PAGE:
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And how fast does sea level rise? Pretty sure it is slow enough that you can walk away from it to avoid drowning or even getting your feet wet.

Real estate does not walk.

Is it cheaper to have an international mechanism to subsidize population moves away from flooding coastland, or to turn off all the energy generation in the world?


Why the straw man? Nobody advocates stopping all energy production. Just advocating we shift to renewable, emission free alternatives. I'm pretty sure it's MUCH cheaper than relocating lots of people. Probably preventing a few wars over land while we're at it, we already can't handle a few Mexicans moving here without getting into a tizzy.

Mark
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Thanks for your reply, Mark. Just for fun, here is a deep dive TED talk on the topic by David Deutsch. Hope you find it interesting. Peace

http://www.ted.com/talks/david_deutsch_on_our_place_in_the_c......


Not a very engaging talk as far as TED talks go, IMO. I'm a bit at a loss understanding what he trying to say.

Sure, I agree some of damage is most likely already done. Then I think he says we should try to solve problems in the future. What about solutions we already came up with? Should we just ignore them? While we can't undo what's done, we can mitigate further damage. Using this as an argument to not do anything is like a drug addict saying "I probably already lost 10 years of my life, why bother stopping?" Maybe to avoid losing another 10? Waiting until his teeth fall out is too late to "solve the problem".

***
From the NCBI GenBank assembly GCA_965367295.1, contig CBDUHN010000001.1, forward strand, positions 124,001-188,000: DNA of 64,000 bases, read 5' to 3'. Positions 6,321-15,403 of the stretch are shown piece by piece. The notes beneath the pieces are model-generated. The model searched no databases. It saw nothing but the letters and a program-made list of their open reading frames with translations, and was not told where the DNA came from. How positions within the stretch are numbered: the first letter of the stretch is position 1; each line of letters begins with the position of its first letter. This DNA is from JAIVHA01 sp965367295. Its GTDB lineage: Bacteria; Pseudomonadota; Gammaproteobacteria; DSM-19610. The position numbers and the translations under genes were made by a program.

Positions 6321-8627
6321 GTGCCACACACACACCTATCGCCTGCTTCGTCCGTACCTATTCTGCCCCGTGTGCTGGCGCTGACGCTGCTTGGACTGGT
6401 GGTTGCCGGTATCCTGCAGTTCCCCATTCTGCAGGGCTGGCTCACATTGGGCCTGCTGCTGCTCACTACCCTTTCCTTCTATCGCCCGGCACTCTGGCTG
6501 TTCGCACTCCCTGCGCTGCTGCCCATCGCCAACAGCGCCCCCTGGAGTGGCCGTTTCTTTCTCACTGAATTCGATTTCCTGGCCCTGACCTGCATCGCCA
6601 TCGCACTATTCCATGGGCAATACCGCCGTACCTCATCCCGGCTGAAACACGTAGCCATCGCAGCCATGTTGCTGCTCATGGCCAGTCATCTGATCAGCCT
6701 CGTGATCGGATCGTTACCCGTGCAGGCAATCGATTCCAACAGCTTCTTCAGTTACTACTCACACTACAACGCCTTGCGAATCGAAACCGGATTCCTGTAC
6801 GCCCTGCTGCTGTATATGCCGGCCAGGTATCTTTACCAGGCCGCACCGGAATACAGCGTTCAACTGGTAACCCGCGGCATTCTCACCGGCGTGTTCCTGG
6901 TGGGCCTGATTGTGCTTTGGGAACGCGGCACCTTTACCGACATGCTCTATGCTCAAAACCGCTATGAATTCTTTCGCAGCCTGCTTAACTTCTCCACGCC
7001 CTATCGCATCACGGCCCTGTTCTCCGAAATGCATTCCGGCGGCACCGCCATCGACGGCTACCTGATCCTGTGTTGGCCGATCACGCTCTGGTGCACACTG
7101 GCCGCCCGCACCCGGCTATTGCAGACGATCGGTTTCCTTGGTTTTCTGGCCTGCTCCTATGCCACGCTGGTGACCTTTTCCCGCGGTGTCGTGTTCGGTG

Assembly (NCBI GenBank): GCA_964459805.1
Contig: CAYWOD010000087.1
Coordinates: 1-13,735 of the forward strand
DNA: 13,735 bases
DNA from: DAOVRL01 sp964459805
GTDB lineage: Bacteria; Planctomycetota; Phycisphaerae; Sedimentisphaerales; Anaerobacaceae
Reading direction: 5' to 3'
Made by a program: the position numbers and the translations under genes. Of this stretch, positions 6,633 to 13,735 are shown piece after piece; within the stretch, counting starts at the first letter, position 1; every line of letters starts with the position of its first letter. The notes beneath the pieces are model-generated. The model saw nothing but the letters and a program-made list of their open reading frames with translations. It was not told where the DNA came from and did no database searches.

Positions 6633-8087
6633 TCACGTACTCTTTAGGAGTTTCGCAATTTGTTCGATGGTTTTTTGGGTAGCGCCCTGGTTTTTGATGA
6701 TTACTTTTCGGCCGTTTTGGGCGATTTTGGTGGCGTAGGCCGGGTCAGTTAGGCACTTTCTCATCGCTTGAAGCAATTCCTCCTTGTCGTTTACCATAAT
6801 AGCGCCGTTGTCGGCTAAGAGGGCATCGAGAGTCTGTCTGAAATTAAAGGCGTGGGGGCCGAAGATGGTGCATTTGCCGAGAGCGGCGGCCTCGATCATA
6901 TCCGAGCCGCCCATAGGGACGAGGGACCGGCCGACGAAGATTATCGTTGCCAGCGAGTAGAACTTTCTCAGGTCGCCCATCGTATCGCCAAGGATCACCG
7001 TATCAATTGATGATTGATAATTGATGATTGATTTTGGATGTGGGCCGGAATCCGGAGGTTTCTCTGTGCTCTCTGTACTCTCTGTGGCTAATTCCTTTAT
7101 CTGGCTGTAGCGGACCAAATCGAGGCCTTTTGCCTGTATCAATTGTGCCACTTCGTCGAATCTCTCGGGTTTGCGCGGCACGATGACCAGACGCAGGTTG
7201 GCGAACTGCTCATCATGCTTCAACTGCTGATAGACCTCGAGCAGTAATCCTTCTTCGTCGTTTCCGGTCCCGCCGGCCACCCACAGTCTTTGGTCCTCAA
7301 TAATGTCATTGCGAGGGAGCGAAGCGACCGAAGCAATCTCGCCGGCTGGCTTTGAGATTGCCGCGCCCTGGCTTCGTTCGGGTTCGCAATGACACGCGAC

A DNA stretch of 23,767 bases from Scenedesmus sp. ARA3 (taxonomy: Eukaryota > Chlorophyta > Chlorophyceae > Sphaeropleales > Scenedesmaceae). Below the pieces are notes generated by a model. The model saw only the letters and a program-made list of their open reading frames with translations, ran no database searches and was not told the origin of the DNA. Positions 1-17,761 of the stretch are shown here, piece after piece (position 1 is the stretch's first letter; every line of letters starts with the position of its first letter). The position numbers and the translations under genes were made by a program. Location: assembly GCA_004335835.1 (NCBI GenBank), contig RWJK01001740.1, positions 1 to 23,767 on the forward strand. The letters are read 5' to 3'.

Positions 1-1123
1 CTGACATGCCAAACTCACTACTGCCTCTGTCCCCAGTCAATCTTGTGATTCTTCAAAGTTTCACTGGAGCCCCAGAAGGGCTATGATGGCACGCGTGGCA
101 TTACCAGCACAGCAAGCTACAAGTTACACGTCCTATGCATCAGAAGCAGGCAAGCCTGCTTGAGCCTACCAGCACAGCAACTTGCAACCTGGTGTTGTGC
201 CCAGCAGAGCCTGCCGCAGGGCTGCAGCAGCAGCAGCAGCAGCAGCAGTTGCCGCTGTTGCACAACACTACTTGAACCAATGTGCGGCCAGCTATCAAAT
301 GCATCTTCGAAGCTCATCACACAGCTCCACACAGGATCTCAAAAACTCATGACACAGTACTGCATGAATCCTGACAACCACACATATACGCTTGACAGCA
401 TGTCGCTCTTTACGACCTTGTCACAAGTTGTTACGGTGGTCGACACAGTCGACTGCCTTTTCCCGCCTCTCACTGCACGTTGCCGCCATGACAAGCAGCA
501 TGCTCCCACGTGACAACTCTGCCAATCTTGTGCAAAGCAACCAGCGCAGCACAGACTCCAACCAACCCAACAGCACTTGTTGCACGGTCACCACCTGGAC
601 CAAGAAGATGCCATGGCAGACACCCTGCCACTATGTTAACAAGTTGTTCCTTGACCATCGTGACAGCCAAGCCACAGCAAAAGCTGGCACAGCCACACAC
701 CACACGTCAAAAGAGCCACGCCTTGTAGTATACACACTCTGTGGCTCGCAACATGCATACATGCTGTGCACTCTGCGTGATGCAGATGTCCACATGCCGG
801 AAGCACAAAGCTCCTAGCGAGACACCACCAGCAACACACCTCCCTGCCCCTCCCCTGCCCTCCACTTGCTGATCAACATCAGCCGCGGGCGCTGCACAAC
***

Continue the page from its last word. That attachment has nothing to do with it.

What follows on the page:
Mark
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Mark, thanks for taking the time to check out the presentation. I am sorry you are at a bit of a loss to understand what he is trying to say-- it really is a deep dive. I have a heavy science background, so for me it was interesting and made sense. Maybe give it another try. At this point, I need to turn my attention to BRK. Thanks again.
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"And how fast does sea level rise? Pretty sure it is slow enough that you can walk away from it to avoid drowning or even getting your feet wet.

If an Island in the pacific is shrinking, do you imagine its population will, over the decades or centuries it takes, just stay on the island anyway and move up to the top of the volcano until there is standing room only?"


So if I pollute your property only a few inches per year it is ok?

"Is it cheaper to have an international mechanism to subsidize population moves away from flooding coastland, or to turn off all the energy generation in the world?"

Fallacy of false choice. I know you to be a very smart individual. I know you understand there are more options than just the two you present.
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And how fast does sea level rise? Pretty sure it is slow enough that you can walk away from it to avoid drowning or even getting your feet wet.

To keep things close to home, how about your asking the people in Norfolk, VA. about sea level rise. Or the people in Virginia Beach.